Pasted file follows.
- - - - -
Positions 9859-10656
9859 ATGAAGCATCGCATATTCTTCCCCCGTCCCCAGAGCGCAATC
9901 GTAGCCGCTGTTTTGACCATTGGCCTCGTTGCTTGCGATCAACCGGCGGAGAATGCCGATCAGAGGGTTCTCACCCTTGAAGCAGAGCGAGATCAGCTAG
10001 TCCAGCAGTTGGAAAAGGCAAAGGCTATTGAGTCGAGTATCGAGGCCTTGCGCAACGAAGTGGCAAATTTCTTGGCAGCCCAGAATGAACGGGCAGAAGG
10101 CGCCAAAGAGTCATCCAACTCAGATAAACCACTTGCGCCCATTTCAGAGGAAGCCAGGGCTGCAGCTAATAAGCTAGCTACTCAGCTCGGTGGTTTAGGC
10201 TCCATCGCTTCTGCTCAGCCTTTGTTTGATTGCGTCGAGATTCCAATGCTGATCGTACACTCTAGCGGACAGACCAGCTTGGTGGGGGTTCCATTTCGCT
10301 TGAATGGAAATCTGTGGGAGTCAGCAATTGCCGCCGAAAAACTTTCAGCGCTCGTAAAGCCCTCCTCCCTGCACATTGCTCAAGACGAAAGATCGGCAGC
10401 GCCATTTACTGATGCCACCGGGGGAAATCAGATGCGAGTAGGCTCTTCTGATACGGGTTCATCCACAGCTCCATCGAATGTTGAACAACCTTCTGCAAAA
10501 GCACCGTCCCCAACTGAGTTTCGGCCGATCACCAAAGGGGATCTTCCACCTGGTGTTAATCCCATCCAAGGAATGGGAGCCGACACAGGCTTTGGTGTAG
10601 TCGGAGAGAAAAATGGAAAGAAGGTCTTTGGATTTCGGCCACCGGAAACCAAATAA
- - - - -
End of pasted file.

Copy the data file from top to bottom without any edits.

Positions 9859-10656
9859 ATGAAGCATCGCATATTCTTCCCCCGTCCCCAGAGCGCAATC
9901 GTAGCCGCTGTTTTGACCATTGGCCTCGTTGCTTGCGATCAACCGGCGGAGAATGCCGATCAGAGGGTTCTCACCCTTGAAGCAGAGCGAGATCAGCTAG
10001 TCCAGCAGTTGGAAAAGGCAAAGGCTATTGAGTCGAGTATCGAGGCCTTGCGCAACGAAGTGGCAAATTTCTTGGCAGCCCAGAATGAACGGGCAGAAGG
10101 CGCCAAAGAGTCATCCAACTCAGATAAACCACTTGCGCCCATTTCAGAGGAAGCCAGGGCTGCAGCTAATAAGCTAGCTACTCAGCTCGGTGGTTTAGGC
10201 TCCATCGCTTCTGCTCAGCCTTTGTTTGATTGCGTCGAGATTCCAATGCTGATCGTACACTCTAGCGGACAGACCAGCTTGGTGGGGGTTCCATTTCGCT
10301 TGAATGGAAATCTGTGGGAGTCAGCAATTGCCGCCGAAAAACTTTCAGCGCTCGTAAAGCCCTCCTCCCTGCACATTGCTCAAGACGAAAGATCGGCAGC
10401 GCCATTTACTGATGCCACCGGGGGAAATCAGATGCGAGTAGGCTCTTCTGATACGGGTTCATCCACAGCTCCATCGAATGTTGAACAACCTTCTGCAAAA
10501 GCACCGTCCCCAACTGAGTTTCGGCCGATCACCAAAGGGGATCTTCCACCTGGTGTTAATCCCATCCAAGGAATGGGAGCCGACACAGGCTTTGGTGTAG
10601 TCGGAGAGAAAAATGGAAAGAAGGTCTTTGGATTTCGGCCACCGGAAACCAAATAA